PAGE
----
The bold, brash French giants talk a good game, and their Qatari owners have thrown vast sums over nearly a decade now in an attempt to build the best side in Europe.
Yet for the third year running they are out of Europe's elite club competition in the first knockout round after Wednesday's stunning defeat on away goals against Manchester United.
Coaches have come and gone, superstars have been signed, but in the Champions League all PSG seem able to achieve is to invent new and improbable ways to be eliminated.
In 2017, after the promise of four successive quarter-final appearances, there was the capitulation in Barcelona, a 6-1 defeat wiping out a 4-0 first-leg win.
Since then, Qatar Sports Investments have spent over 500 million euros ($565 million) in transfer fees on new signings, including the two most expensive players in the world, Neymar and Kylian Mbappe.
There has been no progress, and there must be some uncertainty as to the long-term viability of the Qatari project, especially with the danger of punishment still looming for possible breaches of UEFA's Financial Fair Play rules.
Last year, there was an underwhelming defeat against Real Madrid, with Neymar injured for the second leg. This time, with Neymar again injured and Mbappe off form, PSG were ousted by a seriously depleted United.
The visitors had two untried teenagers on as substitutes when Marcus Rashford scored the last-gasp penalty -- awarded after a controversial VAR review -- that gave them a 3-1 win on the night.
It feels like Goundhog day, but this time it is somehow different.
"Even worse" read the front page of leading sports daily L'Equipe on Thursday, with a nod to that night in Barcelona.
Inside, renowned commentator Vincent Duluc said PSG "owe much of their celebrity to these collapses that make them look ridiculous in the eyes of the world."
Against United, seven survivors from the Barcelona debacle either started or came off the bench. Was that game on their minds?
"I don't agree that we have a problem from losing at Barcelona that you could see," said coach Thomas Tuchel. "This is for me too easy and I don't want to step into this trap."
However, even their exit to Chelsea in the 2014 quarter-finals was similar in nature.
Abroad, PSG, founded in 1970, are often derided as having no history, seen as a club with vast amounts of money, but no substance. They are now the serial Champions League bottlers.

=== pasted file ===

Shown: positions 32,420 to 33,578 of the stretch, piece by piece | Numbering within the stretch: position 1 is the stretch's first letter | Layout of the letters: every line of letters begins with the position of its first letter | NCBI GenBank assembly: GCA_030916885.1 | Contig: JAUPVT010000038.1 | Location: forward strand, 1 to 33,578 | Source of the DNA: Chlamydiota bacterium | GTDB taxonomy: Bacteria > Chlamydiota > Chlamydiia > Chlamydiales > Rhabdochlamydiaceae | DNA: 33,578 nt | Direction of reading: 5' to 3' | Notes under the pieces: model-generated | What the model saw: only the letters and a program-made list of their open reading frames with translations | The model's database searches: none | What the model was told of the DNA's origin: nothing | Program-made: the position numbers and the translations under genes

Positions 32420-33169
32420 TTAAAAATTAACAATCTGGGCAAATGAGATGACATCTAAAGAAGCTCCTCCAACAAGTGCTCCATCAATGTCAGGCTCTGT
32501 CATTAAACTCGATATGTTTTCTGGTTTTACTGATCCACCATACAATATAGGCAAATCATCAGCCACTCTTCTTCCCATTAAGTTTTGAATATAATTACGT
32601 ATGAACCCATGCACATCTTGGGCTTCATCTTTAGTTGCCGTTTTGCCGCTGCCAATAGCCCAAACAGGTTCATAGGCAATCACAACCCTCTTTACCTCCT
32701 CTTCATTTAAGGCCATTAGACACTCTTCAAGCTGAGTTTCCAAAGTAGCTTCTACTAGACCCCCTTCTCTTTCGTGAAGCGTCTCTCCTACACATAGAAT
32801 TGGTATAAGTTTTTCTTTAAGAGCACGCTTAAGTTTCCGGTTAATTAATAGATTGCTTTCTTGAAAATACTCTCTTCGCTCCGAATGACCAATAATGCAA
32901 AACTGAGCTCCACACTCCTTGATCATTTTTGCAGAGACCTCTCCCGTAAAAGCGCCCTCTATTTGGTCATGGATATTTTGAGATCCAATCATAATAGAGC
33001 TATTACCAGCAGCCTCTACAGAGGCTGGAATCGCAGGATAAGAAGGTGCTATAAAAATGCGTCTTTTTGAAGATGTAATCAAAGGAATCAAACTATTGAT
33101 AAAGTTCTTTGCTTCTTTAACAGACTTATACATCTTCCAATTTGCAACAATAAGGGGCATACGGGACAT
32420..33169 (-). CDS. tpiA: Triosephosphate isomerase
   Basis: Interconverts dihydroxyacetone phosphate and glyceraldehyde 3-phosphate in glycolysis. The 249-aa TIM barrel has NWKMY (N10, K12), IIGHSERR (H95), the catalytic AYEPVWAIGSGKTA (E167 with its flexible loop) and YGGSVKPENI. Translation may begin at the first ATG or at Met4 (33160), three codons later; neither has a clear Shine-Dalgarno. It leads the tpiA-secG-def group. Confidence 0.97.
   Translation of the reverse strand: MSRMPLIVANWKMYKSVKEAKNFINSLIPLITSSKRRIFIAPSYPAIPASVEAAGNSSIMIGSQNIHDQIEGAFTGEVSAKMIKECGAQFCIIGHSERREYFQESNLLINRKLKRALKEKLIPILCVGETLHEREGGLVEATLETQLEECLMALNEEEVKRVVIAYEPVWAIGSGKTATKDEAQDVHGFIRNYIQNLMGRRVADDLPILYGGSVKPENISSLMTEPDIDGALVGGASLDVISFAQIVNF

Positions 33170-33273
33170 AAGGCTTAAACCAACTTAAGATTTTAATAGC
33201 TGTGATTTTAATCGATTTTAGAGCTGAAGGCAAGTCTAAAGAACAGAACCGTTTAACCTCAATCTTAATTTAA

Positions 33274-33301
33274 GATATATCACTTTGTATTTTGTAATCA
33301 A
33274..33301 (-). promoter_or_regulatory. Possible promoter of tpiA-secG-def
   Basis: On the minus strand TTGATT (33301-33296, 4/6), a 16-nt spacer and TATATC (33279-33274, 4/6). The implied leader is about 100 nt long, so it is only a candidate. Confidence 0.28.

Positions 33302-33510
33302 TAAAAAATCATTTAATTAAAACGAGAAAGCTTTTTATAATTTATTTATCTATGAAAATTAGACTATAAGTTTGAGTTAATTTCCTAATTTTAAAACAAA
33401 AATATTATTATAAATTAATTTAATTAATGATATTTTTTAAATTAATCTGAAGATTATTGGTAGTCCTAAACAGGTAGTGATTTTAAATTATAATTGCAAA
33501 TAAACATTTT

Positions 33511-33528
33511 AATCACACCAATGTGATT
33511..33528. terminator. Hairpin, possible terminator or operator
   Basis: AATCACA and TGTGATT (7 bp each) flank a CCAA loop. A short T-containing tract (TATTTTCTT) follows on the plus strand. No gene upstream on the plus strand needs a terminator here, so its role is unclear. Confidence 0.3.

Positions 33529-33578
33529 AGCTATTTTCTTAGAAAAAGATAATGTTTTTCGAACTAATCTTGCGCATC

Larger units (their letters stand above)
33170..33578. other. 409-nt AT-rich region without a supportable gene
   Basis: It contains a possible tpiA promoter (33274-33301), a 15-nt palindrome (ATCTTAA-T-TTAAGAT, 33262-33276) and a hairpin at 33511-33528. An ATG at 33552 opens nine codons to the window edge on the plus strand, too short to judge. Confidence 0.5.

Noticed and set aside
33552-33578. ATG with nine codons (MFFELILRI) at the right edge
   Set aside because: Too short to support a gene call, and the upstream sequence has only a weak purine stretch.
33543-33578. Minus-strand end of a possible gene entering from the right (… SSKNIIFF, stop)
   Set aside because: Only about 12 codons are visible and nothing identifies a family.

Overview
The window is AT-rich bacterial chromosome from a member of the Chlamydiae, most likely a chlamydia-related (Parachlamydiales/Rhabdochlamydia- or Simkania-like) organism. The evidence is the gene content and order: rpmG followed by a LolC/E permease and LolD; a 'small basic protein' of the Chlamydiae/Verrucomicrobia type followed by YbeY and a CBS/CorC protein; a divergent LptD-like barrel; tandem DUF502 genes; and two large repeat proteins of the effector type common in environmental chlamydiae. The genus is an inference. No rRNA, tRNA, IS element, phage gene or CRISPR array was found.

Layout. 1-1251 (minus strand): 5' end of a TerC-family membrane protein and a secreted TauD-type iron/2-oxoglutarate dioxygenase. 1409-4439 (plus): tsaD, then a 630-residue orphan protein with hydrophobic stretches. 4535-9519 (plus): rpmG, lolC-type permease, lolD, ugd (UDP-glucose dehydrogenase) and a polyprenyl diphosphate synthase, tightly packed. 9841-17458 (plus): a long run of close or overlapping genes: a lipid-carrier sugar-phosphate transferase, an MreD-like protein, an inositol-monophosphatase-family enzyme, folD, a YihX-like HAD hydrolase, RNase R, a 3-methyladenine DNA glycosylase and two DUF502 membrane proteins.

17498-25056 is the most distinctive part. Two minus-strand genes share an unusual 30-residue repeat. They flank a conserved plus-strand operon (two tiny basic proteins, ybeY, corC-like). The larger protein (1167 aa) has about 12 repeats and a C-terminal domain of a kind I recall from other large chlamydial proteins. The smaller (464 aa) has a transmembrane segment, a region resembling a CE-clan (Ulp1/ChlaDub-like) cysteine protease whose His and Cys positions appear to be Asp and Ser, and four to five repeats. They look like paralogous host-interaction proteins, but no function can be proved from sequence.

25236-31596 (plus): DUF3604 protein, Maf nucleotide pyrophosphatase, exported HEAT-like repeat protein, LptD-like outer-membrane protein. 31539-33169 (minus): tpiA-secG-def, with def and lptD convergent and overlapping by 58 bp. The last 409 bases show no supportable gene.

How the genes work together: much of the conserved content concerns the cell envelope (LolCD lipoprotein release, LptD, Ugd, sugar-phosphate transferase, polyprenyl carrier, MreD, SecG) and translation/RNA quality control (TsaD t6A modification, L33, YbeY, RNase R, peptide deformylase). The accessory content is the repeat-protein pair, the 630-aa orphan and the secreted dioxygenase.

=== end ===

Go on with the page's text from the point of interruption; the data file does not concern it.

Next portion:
'Believe in this project'
So what comes next at the Parc des Princes?
Financially, PSG will still have made an estimated 85 million euros from their European run this season, and they recently announced a lucrative, new shirt sponsorship deal with Accor reportedly worth over 50 million euros annually.
President Nasser al-Khelaifi will come under scrutiny, and one of either sporting director Antero Henrique or coach Tuchel will probably have to go. It is more likely to be the former.
"We are here because we believe in this project and in the direction in which it is heading," insisted Brazilian defender Marquinhos.
He played in midfield against United, with French international Adrien Rabiot frozen out after refusing to sign a new deal.
With hindsight, Tuchel may wish he had started Alphonse Areola in goal rather than a 41-year-old Gianluigi Buffon, at fault for United's second goal.
Tuchel can still win a league and cup double, but winning a domestic treble was not good enough for Unai Emery last year.
"We must not say the season is finished," said Al-Khelaifi, although he admitted "it's difficult to come back from this."
As long as the current owners stay, they will try, but Neymar's future will again now be called into question.
The Brazilian's two years in Paris have been overshadowed by injuries at key moments. His chances of winning the Ballon d'Or are surely over for another year.
In the meantime, the hangover will be long and painful.
"I need some time to rest. I want to be at home and not talk, not think. I just can't believe that this is possible," admitted a shattered Tuchel.